COHEN, Harold

 Harold Cohen  British 1928-2016

Harold Cohen, painter born in London in 1928. After serving in RAF he studied at Slade School of Art, 1948-52. After which he spent six months in Italy on an Abbey minor Travelling Scholarship. Upon his return and after two years of teaching at Camberwell School of Art, Cohen opened a small furniture workshop, 1955. In 1951 he had his first solo exhibition in Oxford, followed by three London shows with Gimpel Fils. During the ‘sixties he represented Great Britain in the Venice Biennale, Documenta 3, the Paris Biennale, the Carnegie International and many other important international shows. He exhibited regularly at the Robert Fraser Gallery in London and the Alan Stone Gallery in New York. He has continued to design furniture and textiles. His work is in the Arts Council collection and the Tate Gallery.

However, after moving to San Diego, Cohen became interested in computer programming and particularly in the field of artificial intelligence. On the basis of his early research he was invited, in 1971, to spend two years at the Artificial Intelligence Laboratory of Stanford University as a Guest Scholar. Much of his work since that time has been concerned with building a machine-based simulation of the cognitive processes underlying the human act of drawing. The resulting ongoing program, AARON, has by now been seen producing original “freehand” drawings in museums and science centers in the US, Europe and Japan: the Los Angeles County Museum, Documenta-6, The San Francisco Museum of Modern Art, the Stedelijk Museum in Amsterdam, the Brooklyn Museum, the Tate Gallery in London and the IBM Gallery in New York among others. He has also exhibited in a number of science centers, including the Ontario Science Center, Pittsburgh’s Buhl Center, the Science Museum in Boston and the California Museum of Science and Technology. He has a permanent exhibit in the Computer Museum in Boston, and he represented the US in the Japan World Fair in Tsukuba in 1985.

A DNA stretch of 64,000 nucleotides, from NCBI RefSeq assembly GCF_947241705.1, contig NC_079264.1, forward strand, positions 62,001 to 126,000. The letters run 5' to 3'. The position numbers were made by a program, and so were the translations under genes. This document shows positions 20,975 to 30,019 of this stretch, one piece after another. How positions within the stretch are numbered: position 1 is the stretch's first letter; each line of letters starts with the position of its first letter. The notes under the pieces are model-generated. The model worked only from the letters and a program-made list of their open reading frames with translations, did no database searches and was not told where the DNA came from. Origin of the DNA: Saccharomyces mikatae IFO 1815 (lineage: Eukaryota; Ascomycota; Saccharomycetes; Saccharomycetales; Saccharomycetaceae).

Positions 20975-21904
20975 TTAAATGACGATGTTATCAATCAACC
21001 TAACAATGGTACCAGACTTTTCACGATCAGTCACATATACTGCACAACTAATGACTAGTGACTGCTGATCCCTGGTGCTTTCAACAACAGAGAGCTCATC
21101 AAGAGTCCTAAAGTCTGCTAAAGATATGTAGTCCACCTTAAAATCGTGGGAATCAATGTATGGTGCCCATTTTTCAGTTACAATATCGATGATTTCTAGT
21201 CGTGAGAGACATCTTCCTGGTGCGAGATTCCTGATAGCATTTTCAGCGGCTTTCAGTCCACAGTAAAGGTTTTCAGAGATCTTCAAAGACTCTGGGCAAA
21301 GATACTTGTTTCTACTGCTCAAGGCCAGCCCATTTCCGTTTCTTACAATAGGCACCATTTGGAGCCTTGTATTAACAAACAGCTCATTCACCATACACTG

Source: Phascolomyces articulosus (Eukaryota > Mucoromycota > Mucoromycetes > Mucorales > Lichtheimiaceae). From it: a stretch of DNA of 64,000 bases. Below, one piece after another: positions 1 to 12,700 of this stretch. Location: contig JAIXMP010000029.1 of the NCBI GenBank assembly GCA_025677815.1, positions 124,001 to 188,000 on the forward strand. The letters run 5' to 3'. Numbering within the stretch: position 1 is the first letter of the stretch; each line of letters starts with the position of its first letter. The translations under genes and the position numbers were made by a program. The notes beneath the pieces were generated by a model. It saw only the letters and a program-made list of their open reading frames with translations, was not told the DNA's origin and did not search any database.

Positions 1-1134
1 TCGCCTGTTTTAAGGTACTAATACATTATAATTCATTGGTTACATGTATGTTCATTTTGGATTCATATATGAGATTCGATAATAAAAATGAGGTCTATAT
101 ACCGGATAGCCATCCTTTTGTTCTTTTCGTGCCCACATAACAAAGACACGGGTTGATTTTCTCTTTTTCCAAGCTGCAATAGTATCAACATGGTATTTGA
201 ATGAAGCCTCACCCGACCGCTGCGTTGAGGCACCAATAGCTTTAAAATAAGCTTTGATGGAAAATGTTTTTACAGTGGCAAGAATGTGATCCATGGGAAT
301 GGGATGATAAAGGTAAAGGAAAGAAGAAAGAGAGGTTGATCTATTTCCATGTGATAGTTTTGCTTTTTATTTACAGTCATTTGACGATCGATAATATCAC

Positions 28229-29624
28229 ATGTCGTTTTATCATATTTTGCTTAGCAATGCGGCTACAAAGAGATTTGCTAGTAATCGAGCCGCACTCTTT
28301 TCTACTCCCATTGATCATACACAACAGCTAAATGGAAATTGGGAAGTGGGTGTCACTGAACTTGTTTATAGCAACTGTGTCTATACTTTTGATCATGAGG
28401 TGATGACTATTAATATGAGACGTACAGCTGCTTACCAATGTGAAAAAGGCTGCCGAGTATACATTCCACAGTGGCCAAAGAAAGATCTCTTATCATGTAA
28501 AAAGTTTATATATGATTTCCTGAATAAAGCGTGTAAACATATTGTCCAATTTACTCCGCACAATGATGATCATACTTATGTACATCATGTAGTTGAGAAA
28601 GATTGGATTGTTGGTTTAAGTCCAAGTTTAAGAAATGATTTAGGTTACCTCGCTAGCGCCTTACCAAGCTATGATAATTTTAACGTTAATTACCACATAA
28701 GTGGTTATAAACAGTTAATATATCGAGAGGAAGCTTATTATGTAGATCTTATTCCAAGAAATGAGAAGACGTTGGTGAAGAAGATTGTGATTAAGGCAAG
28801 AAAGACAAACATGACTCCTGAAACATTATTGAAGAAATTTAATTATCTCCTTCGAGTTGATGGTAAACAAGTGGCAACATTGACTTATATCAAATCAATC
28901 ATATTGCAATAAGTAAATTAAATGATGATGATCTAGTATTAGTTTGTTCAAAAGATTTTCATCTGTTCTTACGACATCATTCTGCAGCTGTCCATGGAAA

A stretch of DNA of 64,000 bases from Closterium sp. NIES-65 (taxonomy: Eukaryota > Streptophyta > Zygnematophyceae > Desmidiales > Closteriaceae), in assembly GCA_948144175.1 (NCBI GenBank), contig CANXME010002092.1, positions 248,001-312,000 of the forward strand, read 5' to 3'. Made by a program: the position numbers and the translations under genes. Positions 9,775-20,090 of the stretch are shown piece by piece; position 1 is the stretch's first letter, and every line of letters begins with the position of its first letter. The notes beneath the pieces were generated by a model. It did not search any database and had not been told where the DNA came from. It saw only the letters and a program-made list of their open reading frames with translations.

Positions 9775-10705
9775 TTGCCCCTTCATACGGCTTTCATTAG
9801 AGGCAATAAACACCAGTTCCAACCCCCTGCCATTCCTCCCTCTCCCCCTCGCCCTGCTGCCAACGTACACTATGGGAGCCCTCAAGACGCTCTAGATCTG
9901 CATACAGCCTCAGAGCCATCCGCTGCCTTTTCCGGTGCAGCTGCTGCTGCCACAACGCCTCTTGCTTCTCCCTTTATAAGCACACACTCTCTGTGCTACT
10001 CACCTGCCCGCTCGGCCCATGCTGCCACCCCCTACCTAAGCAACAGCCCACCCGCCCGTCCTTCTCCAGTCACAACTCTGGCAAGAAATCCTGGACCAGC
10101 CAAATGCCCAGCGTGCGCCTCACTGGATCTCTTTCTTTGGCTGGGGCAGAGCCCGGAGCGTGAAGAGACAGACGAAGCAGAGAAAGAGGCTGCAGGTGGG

His published writings include “What is an Image?” (Conference Proceedings, IJCAI 1979), “The First Artificial Intelligence Coloring Book,” “Off the Shelf,” (The Visual Computer, 1986), “Can Computers Make Art?” (proceedings, NICOGRAPH-85), “How to Draw Three People in a Botanical Garden,” (proceedings, AAAI-88), “The Further Exploits of AARON, Painter,” (Stanford Humanities Review, 1997) and a piece for children in MUSE Magazine, 1998.

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